U.K. to purposely infect volunteers

Controversial experiment hopes to speed vaccine development

By DANICA KIRKA 

Associated Press


LONDON — U.K. researchers are preparing to begin a controversial experiment that will infect healthy volunteers with coronavirus to study the disease in hopes of speeding up the development of a vaccine.


The approach, called a challenge study, is risky but proponents say it may produce results faster than standard research, which waits to see if volunteers who have been given an experimental treatment get sick.

The government is preparing to invest 33.6 million pounds ($43.4 million) in the study.


Imperial College London said Tuesday that the study, involving healthy volunteers between 18 and 30, would be conducted in partnership with the Department for Business, Energy and Industrial Strategy, the Royal Free London NHS Foundation Trust and hVivo, a company that has experience conducting testing.


“Deliberately infecting volunteers with a known human pathogen is never undertaken lightly,'' said Peter Openshaw, co-investigator on the study. “However, such studies are enormously informative about a disease, even one so well studied as COVID-19.‘’


In the first phase of the study, researchers will aim to determine the smallest level of exposure needed to cause the disease. Researchers will then use the same challenge model to study how potential vaccines work in the body, the body's immune response and potential treatments.


Vaccine Taskforce chair Kate Bingham said the research will improve our understanding of the virus and will help in making decisions about research.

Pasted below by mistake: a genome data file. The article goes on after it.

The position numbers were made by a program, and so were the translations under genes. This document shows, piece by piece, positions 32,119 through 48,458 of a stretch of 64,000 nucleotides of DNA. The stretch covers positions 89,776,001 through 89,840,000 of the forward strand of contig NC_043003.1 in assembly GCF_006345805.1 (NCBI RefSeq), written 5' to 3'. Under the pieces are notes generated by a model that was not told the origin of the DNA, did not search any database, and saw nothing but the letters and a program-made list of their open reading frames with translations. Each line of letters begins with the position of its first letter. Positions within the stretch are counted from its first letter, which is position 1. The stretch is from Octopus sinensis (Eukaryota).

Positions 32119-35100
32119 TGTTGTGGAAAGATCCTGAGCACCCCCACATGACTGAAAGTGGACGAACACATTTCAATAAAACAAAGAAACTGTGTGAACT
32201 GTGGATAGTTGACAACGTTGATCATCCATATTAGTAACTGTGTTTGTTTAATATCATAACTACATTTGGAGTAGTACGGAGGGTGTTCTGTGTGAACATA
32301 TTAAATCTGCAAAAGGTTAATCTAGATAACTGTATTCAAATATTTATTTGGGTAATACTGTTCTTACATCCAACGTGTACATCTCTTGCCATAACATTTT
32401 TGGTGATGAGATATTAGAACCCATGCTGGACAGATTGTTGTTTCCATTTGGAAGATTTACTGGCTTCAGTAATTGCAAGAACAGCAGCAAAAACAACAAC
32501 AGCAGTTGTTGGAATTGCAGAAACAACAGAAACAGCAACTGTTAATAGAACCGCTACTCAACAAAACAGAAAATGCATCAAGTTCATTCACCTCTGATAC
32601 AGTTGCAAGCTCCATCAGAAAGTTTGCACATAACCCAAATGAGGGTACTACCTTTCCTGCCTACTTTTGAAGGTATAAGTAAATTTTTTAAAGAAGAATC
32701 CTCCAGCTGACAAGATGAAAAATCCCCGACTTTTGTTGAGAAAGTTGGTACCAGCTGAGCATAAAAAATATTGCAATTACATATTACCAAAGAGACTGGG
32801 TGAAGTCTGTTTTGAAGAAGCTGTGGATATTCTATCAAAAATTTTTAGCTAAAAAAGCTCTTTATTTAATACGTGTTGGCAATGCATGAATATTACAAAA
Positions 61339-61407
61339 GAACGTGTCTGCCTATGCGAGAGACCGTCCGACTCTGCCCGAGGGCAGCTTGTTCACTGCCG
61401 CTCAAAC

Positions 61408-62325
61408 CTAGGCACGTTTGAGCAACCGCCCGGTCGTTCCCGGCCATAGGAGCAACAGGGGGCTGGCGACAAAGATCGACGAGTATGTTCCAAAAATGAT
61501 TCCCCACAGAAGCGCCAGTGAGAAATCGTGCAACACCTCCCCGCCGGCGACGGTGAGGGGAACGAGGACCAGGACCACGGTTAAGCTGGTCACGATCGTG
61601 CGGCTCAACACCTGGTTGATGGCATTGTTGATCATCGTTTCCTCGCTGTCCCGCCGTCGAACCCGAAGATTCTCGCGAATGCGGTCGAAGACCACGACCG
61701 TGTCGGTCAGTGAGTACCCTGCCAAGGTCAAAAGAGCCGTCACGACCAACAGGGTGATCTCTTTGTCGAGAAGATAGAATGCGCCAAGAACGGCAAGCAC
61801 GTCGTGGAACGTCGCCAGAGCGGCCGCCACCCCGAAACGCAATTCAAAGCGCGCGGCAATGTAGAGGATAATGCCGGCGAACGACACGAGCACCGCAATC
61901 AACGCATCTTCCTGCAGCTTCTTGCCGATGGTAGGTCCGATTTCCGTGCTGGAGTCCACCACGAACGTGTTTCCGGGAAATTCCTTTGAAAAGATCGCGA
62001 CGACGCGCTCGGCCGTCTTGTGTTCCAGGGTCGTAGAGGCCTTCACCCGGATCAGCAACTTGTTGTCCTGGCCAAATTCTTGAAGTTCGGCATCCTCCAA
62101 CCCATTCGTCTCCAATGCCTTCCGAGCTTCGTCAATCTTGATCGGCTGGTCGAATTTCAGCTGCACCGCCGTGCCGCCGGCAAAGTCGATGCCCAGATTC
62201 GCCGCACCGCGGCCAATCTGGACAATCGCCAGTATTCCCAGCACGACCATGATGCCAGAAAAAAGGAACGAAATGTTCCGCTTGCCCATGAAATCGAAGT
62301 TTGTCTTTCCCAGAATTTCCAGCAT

“There is much we can learn in terms of immunity, the length of vaccine protection, and reinfection,'' she said in a statement.

'Running

angry,'
Trump goes
on attack

By ZEKE MILLER 

and JILL COLVIN 

Associated Press


TUCSON, Ariz. — An angry President Donald Trump has come out swinging against Dr. Anthony Fauci, the press and polls that show him trailing Democrat Joe Biden in key battleground states in a disjointed closing message two weeks before Election Day.


On the third day of a western campaign swing, Trump was facing intense pressure to turn around his campaign, hoping for the type of last-minute surge that gave him a come-from-behind victory four years ago. But his inconsistent message, another rise in coronavirus cases and his attacks on experts like Fauci could undermine his final efforts to appeal to voters outside his most loyal base.


“I’m not running scared," Trump told reporters on Monday before taking off for Tucson, Arizona, for his fifth rally in three days. "I think I’m running angry. I’m running happy, and I’m running very content 'cause I’ve done a great job.”


Trump's aggressive travel comes as he plays defense in states he won four years ago, though the Republican president insisted he was confident as he executed a packed schedule despite the pandemic.


“We’re going to win," he told campaign staff on a morning conference call from Las Vegas. He went on to acknowledge that he "wouldn’t have told you that maybe two or three weeks ago."